A U.S. company is testing a consumer security service that is subsidized by behavioral advertising, taking a new tact compared to similar companies that ran into show-stopping privacy issues.
The company, called Kindsight, has developed an intrusion protection system (IPS) that is installed at an Internet service providers’ premises. It monitors Internet traffic coming from a home user’s PC and looks for indicators that the PC may be infected with malicious software.
Corporations often use intrusion protection systems, but the technology hasn’t been applied in too many instances to home users. Kindsight’s IPS looks for activity such as protocol traffic linked to botnets or backdoor connections, said Kevin McNamee, the company’s security architect.
To detect exploits and malware, Kindsight has partnered with security companies to get information on new threats and also has an in-house research lab. McNamee said the IPS uses a modified Snort technology, a system of rules that can be imported that tells the system what is bad traffic.
If a PC is infected, Kindsight alerts customers and directs them to a self-service portal with instructions on how to clean the machine. A user can download a temporary client to their PC that will scan the PC and remove malware, McNamee said.
Kindsight has two revenue models for its service. ISP subscribers can buy the service outright, paying around US$3.95 per month, said Mike Gassewitz, Kindsight’s CEO.
Customers can also choose to get the service free, as long as they consent to having their Internet traffic be examined and that targeted behavioral ads will be served to them.
Targeted advertising based on a person’s browsing behavior is commonly used with varying levels of privacy protections. Many websites and advertising networks see behavioral ads as crucial to monetizing the Internet.
The targeting methods vary widely, ranging from Google’s perusing of Gmail content to Facebook’s examination of what people “like” to third-party tracking tools such as cookies, small data files contained within a person’s browser that can be analyzed by advertising networks or Web sites.
Gassewitz said Kindsight has developed a targeted advertising system that offers a high level of privacy for users. First, Kindsight has developed a clear advisory where users can opt-in to the service. Some trackers will allow people to opt-out, but will initially automatically opt a user in.
If a person opts in, Kindsight looks at the searches conducted and websites visited. Rather than storing information such as that in a cookie, the company creates what it calls a “character,” which Gassewitz calls his company’s “secret sauce.” The character is a summary of a series of scores based on the person’s browsing behavior.
If a person visits a website that has partnered with Kindsight or the ISP, ads will be served based on matches to that character. The characters do not retain personally identifiable information and no information on the person’s browsing activity is stored by Kindsight.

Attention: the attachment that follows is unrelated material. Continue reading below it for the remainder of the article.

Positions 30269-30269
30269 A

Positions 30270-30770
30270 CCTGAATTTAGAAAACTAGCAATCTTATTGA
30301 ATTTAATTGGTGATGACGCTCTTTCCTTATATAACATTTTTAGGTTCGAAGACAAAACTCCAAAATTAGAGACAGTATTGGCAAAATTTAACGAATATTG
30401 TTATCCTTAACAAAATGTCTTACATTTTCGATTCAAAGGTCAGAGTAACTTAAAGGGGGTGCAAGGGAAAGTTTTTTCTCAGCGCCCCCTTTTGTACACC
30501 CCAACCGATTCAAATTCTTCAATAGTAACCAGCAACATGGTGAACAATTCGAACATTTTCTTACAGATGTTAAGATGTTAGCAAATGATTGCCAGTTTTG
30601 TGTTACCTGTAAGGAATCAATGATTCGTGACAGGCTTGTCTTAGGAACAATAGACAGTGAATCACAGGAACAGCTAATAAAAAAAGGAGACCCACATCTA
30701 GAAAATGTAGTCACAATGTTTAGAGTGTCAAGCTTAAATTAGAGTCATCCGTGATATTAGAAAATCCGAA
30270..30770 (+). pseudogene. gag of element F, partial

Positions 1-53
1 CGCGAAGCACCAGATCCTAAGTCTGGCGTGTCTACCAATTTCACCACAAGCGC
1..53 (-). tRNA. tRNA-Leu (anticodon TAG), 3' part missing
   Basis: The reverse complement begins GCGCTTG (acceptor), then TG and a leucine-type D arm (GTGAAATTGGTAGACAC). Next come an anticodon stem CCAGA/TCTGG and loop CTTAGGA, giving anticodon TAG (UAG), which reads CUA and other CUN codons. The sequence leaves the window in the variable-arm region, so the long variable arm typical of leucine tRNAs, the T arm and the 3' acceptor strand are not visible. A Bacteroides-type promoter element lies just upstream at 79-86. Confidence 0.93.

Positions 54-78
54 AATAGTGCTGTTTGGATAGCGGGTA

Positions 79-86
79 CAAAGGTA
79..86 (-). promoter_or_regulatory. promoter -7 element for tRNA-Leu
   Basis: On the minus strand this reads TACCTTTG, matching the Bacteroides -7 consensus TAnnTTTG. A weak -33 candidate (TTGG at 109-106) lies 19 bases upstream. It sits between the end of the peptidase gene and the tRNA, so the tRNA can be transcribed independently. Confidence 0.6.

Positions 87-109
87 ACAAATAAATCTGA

Perhaps most important is that those characters are also not shared with the partner websites or advertisers. Kindsight creates its own business relationships with advertisers and publishers, which trust Kindsight to serve the relevant advertisement.
“Our job is to select the right ad for the right set of eyeballs based on the character,” Gassewitz said.
Under the business arrangement with ISPs, Kindsight shares the subscription revenue for those who pay for the service as well as the advertising revenue.
ISPs are notably reticent about deploying such technology since there have been notable failures due to effects on privacy. The U.K. telecommunications company BT has been harshly criticized for undertaking a secret trial in 2006 and 2007 of the Webwise system from a company called Phorm, which used a cookie-based system to monitor people’s Web browsing.
Phorm assigns a random number to Web users, then associates their browsing with a category of user that advertisers would pay to target. Critics have contended that it’s theoretically possible with the right access to link the bits of data stored in the cookie to a real person.
The U.K.’s Crown Prosecution Service is still mulling whether to prosecute BT over the secret trial. The Phorm blowback continued in September when the European Commission sued the U.K. for failing to comply with E.U. rules on interception of communications.
A competitor of Phorm called NebuAd, based in the U.S., withdrew from the market after ISP partners decided not to move ahead with the company’s behavioral advertising system.
Gassewitz concedes that Phorm “didn’t do us any favors.” But his company’s approach is getting a warmer reception. At least six trials have taken place with ISPs in the U.S., Canada and continental Europe. The ISP partners haven’t been made public.
Market surveys would indicate Kindsight may have traction with consumers: 70 percent of people said they would opt-in, with 15 percent saying they would pay a subscription fee for the service, Gassewitz said.
“The demand is there,” he said.